Successful attempts to get customers to switch in loyal link markets are probably pricing mistakes. Buying market share will work under certain conditions, since it is possible to learn enough to price effectively. However, buying market share is ineffective without loyalty, as online brokerage firms are discovering; so it is critical to assess whether the company is operating in an opportunistic spot or loyal link market.
Using loss leaders in a link market will be unrewarding; offering online banking below cost to gain credit card business is unlikely to succeed in a link market, where customers will pick the best hotel and the best air service, or the best online banking and the best credit offers, independently.
Systems will be used for branding and attracting customers and to support relationship pricing and service to keep the best accounts. These markets may appear to have only a limited role for intermediaries; however, intermediaries enjoy an advantage in controlling customer information and may end up owning customer relationships.
Attracting the best customers
Competition in loyal chain markets, as in loyal link markets, is based on attracting and retaining the best customers as relationship value and pricing improve over time. However, in chain markets, which are composed of a tightly coupled set of links, pricing to individual customers and the value they receive are determined by a bundle of goods and services.
Taking the earlier example of the digital-imaging platform, it may not be necessary to replace all components when upgrading. However, if buying a higher-resolution camera and a faster laptop, it is helpful to determine if the new computer and the old printer are compatible; otherwise, the customer may experience an unpleasant surprise if picking and choosing components in a spot or link fashion.
If the previous chain supplier is used to update the components, unpleasant surprises are likely to be avoided, since his vendor can be relied upon to provide components that are compatible with those bought before. Evidence suggests Amazon has succeeded in encouraging a degree of loyal chain behavior from its best customers, who value the book recommendations made to repeat buyers.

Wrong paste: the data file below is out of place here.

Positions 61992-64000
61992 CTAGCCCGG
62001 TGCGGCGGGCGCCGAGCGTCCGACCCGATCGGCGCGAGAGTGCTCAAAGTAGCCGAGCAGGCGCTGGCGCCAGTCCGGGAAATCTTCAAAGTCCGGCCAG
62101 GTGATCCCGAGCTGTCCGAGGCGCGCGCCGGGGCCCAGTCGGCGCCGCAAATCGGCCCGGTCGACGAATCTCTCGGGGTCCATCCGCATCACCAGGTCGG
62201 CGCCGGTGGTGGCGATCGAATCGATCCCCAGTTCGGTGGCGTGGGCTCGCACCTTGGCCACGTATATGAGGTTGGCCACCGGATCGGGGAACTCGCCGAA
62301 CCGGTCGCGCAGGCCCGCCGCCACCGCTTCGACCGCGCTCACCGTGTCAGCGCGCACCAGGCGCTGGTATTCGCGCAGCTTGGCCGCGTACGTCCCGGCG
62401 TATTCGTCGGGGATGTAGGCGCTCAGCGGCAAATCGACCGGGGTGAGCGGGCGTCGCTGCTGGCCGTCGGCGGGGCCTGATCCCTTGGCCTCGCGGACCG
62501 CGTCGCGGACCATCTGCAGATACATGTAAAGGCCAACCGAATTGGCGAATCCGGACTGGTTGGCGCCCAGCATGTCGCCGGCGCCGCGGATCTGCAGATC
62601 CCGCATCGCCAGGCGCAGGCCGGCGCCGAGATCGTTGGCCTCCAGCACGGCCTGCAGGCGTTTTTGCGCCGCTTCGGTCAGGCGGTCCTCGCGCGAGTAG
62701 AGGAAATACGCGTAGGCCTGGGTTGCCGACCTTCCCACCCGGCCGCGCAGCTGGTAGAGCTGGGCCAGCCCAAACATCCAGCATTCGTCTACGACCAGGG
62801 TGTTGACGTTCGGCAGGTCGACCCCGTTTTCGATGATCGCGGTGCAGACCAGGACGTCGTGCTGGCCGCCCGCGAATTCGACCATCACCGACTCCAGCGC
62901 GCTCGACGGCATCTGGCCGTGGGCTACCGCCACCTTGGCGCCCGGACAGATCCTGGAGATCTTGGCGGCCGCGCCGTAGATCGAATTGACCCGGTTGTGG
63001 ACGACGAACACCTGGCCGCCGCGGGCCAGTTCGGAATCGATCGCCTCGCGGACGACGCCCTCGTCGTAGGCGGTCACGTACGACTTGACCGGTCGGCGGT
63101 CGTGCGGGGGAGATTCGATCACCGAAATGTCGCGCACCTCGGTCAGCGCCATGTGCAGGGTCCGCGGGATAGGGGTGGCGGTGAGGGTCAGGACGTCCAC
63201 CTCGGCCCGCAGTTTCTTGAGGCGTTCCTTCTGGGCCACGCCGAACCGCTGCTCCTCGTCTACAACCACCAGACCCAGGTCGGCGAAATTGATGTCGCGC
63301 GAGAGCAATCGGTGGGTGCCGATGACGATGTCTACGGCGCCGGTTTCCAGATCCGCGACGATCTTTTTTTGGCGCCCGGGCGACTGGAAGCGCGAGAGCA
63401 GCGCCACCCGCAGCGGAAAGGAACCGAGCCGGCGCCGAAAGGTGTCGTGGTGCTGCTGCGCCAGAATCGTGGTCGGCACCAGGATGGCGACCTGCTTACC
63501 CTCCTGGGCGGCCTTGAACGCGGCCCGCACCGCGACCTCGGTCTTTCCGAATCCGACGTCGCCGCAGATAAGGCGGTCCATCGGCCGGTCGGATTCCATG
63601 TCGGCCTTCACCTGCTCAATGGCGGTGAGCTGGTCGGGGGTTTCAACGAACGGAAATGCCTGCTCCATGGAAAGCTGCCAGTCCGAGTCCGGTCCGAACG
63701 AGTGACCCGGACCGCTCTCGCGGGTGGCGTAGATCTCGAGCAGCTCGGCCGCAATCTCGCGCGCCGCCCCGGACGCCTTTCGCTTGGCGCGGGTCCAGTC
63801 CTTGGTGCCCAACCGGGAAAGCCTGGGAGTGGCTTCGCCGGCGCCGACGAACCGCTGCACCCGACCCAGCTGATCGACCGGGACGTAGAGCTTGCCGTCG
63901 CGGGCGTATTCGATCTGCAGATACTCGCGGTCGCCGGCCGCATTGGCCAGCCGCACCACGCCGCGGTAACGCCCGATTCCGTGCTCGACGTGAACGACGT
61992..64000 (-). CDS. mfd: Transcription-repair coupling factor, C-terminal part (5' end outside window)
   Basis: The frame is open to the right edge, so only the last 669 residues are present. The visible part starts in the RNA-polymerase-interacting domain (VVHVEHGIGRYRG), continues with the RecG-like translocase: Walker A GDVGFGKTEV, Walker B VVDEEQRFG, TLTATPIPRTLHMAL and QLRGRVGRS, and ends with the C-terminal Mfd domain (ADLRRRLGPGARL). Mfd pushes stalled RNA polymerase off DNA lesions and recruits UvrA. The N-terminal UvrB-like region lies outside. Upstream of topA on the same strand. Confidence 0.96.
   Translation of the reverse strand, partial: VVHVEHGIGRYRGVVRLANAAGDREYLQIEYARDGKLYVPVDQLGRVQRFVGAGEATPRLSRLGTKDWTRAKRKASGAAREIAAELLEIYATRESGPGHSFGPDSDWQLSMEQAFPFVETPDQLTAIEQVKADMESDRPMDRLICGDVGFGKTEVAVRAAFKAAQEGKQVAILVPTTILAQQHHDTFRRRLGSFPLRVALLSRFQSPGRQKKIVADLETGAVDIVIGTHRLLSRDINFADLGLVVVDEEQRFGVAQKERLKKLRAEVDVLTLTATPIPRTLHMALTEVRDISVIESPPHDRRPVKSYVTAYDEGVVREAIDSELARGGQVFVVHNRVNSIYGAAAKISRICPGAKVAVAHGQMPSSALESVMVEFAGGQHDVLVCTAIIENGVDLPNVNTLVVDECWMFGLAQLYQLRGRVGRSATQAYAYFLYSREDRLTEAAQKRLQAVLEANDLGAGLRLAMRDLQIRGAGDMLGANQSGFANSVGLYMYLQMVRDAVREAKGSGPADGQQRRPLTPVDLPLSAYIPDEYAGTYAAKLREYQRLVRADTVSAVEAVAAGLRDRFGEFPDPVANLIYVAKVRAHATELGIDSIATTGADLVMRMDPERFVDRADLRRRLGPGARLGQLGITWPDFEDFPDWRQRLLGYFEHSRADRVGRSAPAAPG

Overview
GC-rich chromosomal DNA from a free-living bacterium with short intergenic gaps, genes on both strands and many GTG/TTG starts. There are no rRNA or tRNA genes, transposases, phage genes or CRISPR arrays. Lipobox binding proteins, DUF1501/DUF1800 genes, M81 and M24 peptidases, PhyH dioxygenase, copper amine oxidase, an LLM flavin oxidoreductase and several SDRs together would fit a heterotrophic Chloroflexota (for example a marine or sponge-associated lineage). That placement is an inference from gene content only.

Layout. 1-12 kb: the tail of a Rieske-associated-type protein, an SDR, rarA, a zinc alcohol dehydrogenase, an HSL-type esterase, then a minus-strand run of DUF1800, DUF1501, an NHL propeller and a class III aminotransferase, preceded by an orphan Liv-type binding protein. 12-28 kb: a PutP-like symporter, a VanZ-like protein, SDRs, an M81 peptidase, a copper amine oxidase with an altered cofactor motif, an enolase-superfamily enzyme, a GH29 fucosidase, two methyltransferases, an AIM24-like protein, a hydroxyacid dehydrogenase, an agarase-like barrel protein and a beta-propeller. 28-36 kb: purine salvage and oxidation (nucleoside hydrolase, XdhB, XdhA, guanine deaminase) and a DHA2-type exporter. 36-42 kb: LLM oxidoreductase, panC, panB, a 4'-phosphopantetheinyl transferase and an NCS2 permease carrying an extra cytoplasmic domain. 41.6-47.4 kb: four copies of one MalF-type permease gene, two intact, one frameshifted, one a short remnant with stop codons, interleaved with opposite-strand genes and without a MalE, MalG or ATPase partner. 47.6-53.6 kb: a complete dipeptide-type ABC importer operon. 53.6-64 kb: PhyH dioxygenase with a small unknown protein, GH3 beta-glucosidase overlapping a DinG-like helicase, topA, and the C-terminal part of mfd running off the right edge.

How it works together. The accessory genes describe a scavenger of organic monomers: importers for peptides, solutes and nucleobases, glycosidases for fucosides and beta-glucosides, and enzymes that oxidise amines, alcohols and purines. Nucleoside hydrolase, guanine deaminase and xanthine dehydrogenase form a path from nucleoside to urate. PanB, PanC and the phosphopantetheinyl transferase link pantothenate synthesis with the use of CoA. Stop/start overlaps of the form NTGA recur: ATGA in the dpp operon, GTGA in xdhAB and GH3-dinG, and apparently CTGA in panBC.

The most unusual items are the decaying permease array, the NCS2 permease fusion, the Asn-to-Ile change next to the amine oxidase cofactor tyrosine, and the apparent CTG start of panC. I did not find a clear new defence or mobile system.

Loyal chain markets represent a power shift from producers to intermediaries. Online intermediaries can reconfigure the virtual store to show loyal purchasers the brands they wish to see; customers without a preference can be shown brands that earn the highest margins. Indeed, it is a small step from this relationship-based presentation to demanding rebates from manufacturers to ensure that their offerings will be shown to customers with no brand preference. While physical stores charge a fee for preferred locations such as displays near checkouts, they cannot reconfigure the store for each customer.
This shift in online power greatly increases the importance of branding for manufacturers, because a powerful brand is the best counter to pressure from retailers. It also suggests that, to the extent permitted by legislators, manufacturers should form consortia for Web retailing. This would avoid loss of control to retailers with a significant information advantage. However, a broad consortium is needed since online markets reward scope and breadth.
Intermediaries may effectively buy market share through pricing low, enabling them to pursue informed relationship pricing over time. Likewise, they may use loss leaders to increase traffic through their Web sites, selling other items to consumers interested in a complete bundle.
Systems play many roles in chain markets. Intermediaries will use them for branding, to attract customers and for informed relationship pricing and service. Likewise, manufacturers will use the Internet for branding, so limiting price pressure from online retailers. However, efficient markets still place significant price pressure on retailers, ensuring the role of systems for logistics and other forms of cost control. Likewise, manufacturers and service providers will use the Web for their own cost control.
To read more articles like this one, visit Knowledge@Wharton.
All materials copyright © 2000 of the Wharton School of the University of Pennsylvania.